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Aspiration pneumonia in adults

John G Bartlett, MD
Section Editor
Daniel J Sexton, MD
Deputy Editor
Sheila Bond, MD


Aspiration is a common event even in healthy individuals and usually resolves without detectable sequelae. Markers placed in the stomach can often be detected in the lungs of healthy persons using scintigraphic methods [1]. Sensitive tests show that at least one-half of healthy adults aspirate during sleep [2]. Pulmonary sequelae depend upon the volume and contents of the inoculum and host defense mechanisms. Aspiration pneumonia refers to the pulmonary consequences resulting from this abnormal entry of fluid, particulate exogenous substances, or endogenous secretions into the lower airways. There are usually two requirements to produce aspiration pneumonia:

Compromise in the usual defenses that protect the lower airways including glottic closure, cough reflex, and other clearing mechanisms

An inoculum deleterious to the lower airways by a direct toxic effect (such as gastric acid), stimulation of an inflammatory process from bacterial infection, or obstruction due to uncleared fluid or particulate matter

Most pneumonia arises following the aspiration of microorganisms from the oral cavity or nasopharynx. The term aspiration pneumonia should be reserved for pneumonitis resulting from the altered clearance defenses noted above. The pathogens that commonly produce pneumonia, such as Streptococcus pneumoniae, Haemophilus influenzae, gram-negative bacilli, and Staphylococcus aureus, are relatively virulent bacteria so that only a small inoculum is required, and the aspiration is usually subtle. A true aspiration pneumonia, by convention, usually refers to an infection caused by less virulent bacteria, primarily anaerobes, which are common constituents of the normal flora in a susceptible host prone to aspiration. In a review of 1348 patients hospitalized with community-acquired pneumonia, 13.8 percent were considered to be at risk for aspiration; risk factors included neurologic disorders, reduced consciousness, esophageal disorders, vomiting, or witnessed aspiration [3].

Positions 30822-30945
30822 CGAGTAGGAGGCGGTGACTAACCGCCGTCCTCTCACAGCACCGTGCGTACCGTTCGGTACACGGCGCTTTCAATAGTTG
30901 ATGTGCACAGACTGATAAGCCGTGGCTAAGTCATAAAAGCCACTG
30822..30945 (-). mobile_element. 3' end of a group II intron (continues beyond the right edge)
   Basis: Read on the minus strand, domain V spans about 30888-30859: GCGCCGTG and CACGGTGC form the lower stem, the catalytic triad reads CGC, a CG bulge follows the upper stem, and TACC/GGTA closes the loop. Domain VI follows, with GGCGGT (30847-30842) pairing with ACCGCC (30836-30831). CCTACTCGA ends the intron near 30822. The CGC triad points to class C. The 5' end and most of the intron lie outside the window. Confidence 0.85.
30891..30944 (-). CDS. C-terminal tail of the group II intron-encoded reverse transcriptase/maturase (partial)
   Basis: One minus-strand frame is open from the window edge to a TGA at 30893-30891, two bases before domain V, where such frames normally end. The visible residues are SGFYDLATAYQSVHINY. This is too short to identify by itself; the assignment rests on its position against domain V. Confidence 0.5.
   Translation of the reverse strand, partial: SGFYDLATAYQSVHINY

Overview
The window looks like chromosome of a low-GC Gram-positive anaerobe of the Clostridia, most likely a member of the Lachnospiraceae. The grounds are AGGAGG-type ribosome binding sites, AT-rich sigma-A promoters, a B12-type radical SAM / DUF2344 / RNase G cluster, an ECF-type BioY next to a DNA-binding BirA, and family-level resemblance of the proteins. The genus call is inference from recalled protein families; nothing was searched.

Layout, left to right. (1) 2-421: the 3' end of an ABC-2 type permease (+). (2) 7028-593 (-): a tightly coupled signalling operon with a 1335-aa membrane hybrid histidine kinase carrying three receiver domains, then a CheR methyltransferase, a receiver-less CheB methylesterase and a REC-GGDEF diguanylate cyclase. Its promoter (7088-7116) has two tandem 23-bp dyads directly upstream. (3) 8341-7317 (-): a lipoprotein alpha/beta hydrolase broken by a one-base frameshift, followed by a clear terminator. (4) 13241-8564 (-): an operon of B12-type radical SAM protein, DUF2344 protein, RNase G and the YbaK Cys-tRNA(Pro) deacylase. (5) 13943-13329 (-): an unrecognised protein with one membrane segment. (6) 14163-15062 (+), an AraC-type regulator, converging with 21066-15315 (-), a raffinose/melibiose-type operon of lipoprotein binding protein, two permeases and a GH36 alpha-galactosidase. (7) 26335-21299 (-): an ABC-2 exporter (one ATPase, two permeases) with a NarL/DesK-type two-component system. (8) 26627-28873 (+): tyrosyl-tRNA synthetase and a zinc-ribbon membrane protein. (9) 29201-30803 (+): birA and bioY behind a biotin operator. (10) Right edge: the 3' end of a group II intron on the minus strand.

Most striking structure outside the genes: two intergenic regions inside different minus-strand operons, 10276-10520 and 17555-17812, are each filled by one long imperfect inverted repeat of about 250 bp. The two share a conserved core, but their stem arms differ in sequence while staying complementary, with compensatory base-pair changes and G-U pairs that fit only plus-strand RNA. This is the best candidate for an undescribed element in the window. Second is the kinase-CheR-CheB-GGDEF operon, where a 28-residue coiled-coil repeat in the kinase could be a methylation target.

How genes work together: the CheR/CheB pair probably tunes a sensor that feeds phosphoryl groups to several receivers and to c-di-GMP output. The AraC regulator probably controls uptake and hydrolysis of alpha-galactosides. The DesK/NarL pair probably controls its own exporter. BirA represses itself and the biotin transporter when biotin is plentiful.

The standard teaching has been that the lower respiratory tract is normally sterile below the larynx so that specimens collected in such a way as to avoid contaminants from above that level (transtracheal aspiration, transthoracic aspiration, bronchoscopy with a protected brush) define pathology. However, more recent studies using culture-independent techniques have shown that there is a respiratory tract microbiome that extends from the nasal passages to the alveoli [4-6]. These data suggest that microaspiration is common and that aspiration pneumonia is a consequence of a large inoculum, the pathogenicity of the microbes aspirated, or both.

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Literature review current through: Nov 2017. | This topic last updated: Aug 09, 2017.
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